We used to discover new music on radio shows, but as major record labels have tightened their grips on who gets exposed, they’ve left many new artists in the dust. Now apps such as SoundCloud and Bandcamp provide a platform for up-and-coming acts to share their music with fans. In Shazam’s case, it’s the opposite. The app lets fans identify music they hear while out and about and can lead them to similar tunes. And the newest app of this bunch, Radiooooo, helps users discover music from the past.
|Free option||Yes, with a Bandcamp fan account||Yes||Yes||Yes, with ads|
|Library size||17.8 million tracks, 2.7 million albums||N/A||15 billion, as of 2014||N/A|
|Direct music purchasing||Yes||No||Yes||No|
Bandcamp: Bandcamp is a great way for serious fans to find new artists and music. Users can browse its catalog and purchase whole albums to create personal collections, then download them into iTunes.
Radiooooo: Pick a country, then pick a decade. That’s all you have to do to jumpstart Radiooooo’s music service, which calls itself the “Music Time Machine.” Radiooooo’s library is built and curated by its users and offers a wide-ranging catalog with songs from all over the globe and throughout music history. The only downside is that you can’t build a personal library through the app.
Shazam: Want to know what track you’re hearing right now? Just open Shazam, push the “Shazam This” button and let it “tag” the song to reveal its artist and title. The app saves users’ tags and then takes it a step further, offering suggestions of similar songs. It’s pretty accurate and continues to get better at recognizing songs, though it can’t read songs that are performed live.
SoundCloud: SoundCloud is a universal hosting platform used by major labels, independent artists and home musicians alike. In this sense, its impossible to quantify its library because users have free rein to upload their own music — which can be both good and bad for listeners. Browsing can easily turn into a black hole, but the “like” and “repost” features make it easy for listeners to build a library of music they enjoy.
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Technology and algorithms are impressive and all, but there’s no denying the appeal of hand-picked music. And while AM/FM radio isn’t completely obsolete, apps such as KCRW and NPR Music are more likely to debut hip, avant garde tunes than your local station. Mixcloud plays home to mixes and playlists from DJs across the world, and 8Tracks’ human selectors have a playlist no matter the situation.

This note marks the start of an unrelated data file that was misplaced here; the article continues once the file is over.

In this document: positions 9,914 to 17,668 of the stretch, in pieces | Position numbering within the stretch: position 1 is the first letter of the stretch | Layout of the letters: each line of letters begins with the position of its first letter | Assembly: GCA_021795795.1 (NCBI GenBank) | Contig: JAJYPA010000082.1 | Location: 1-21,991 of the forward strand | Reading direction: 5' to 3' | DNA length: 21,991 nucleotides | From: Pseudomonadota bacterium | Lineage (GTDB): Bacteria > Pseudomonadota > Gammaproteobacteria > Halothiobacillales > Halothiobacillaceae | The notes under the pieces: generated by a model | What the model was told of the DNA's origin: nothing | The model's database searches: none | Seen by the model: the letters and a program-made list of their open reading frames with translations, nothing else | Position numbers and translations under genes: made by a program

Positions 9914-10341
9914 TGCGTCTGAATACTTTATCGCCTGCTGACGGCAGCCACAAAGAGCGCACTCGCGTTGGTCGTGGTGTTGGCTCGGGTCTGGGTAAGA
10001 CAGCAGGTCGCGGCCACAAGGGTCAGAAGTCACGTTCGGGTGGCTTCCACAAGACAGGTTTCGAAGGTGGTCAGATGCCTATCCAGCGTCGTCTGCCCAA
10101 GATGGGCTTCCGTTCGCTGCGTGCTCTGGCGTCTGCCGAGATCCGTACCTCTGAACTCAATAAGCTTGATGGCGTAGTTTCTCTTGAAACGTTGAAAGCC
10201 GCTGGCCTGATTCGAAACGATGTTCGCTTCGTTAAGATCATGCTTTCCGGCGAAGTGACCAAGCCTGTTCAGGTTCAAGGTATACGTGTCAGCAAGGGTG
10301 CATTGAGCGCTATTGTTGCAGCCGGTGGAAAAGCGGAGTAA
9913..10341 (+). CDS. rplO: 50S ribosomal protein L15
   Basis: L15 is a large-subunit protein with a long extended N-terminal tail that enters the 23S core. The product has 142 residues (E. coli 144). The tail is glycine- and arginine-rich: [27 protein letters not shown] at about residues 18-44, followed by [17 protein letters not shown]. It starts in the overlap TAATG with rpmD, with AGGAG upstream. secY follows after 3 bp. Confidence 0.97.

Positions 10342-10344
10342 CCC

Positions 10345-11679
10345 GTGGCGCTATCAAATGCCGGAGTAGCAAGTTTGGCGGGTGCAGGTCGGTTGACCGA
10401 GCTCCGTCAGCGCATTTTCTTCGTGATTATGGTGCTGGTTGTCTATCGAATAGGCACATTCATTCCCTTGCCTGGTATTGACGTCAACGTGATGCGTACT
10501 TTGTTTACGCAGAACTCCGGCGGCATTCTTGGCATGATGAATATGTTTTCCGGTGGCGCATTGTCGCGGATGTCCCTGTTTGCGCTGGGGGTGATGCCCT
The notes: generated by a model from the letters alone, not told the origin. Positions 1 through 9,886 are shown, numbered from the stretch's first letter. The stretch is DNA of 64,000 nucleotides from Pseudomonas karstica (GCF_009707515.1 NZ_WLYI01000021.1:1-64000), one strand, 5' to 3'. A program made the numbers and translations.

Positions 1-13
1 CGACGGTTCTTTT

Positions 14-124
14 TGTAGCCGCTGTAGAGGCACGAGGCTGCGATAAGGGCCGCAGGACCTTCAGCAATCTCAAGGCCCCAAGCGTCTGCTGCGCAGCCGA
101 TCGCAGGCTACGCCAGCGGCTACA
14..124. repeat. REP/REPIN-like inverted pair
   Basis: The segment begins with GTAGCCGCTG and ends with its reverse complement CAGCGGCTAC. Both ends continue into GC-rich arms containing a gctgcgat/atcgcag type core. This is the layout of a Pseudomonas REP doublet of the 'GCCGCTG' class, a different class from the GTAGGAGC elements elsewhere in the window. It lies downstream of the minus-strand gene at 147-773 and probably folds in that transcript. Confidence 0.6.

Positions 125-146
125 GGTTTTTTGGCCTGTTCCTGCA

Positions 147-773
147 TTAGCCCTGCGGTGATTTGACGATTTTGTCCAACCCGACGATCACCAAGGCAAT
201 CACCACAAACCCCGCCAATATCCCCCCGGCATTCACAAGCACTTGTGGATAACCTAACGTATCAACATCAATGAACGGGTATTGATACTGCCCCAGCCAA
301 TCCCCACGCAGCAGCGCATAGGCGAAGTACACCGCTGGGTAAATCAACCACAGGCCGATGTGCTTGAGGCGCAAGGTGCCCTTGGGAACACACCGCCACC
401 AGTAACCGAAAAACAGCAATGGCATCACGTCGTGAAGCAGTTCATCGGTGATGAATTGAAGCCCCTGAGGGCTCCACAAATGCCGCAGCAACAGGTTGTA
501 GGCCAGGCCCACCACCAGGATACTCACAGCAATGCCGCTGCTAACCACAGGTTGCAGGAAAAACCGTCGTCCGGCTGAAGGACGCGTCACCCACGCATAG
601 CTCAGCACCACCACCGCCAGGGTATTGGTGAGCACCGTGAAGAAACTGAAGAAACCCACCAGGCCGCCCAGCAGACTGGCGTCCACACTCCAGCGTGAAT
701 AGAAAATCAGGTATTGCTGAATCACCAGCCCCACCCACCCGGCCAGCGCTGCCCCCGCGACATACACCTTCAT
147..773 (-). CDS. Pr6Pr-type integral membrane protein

|Monthly fee||None||$6.99 for listener account||None||$25/6 months
|Free option||None||Yes, with ads||None||Yes, with ads|
|Content type||Radio shows||DJ mixes and playlists||Music news, reviews and premieres||Mood playlists|
|Curators||Show hosts||Users||Show hosts, journalists||Hired selectors|
|Direct music purchasing||Yes||No||Yes||No|
KCRW: Los Angeles radio station KCRW has a catalog and expertise that run deep, all thanks to its radio hosts and disc jockeys. Via their shows, the app debuts new artists, explores new sounds, revisits old classics and rediscovers forgotten and overlooked gems. Users can listen live or on-demand and check out the show tracklists.
Mixcloud: Mixcloud hosts podcasts and radio shows, but it’s primarily a platform for DJs and radio hosts to share mixes. Users can sift through different genres and categories to find a mix that suits them and save in their personal collections or follow the uploads from their favorite DJs. The free service is great for casual listeners, but paid subscriptions offer more advanced customization and early access to new features.
NPR Music: NPR Music is the ultimate hub for avant garde music from across the globe. Users have access to new albums and exclusive content such as live performances, studio sessions and interviews. The app also hosts its own radio programming and blog posts featuring music in genres such as jazz, folk and world music.
8Tracks: Very similar to Google Play Music, 8Tracks uses human beings to curate its thousands of playlists. It’s great if you’re looking for music that fits specific moods or activities or want to discover new tunes.
Nina Tabios is a staff writer at NerdWallet, a personal finance website. Email: email@example.com.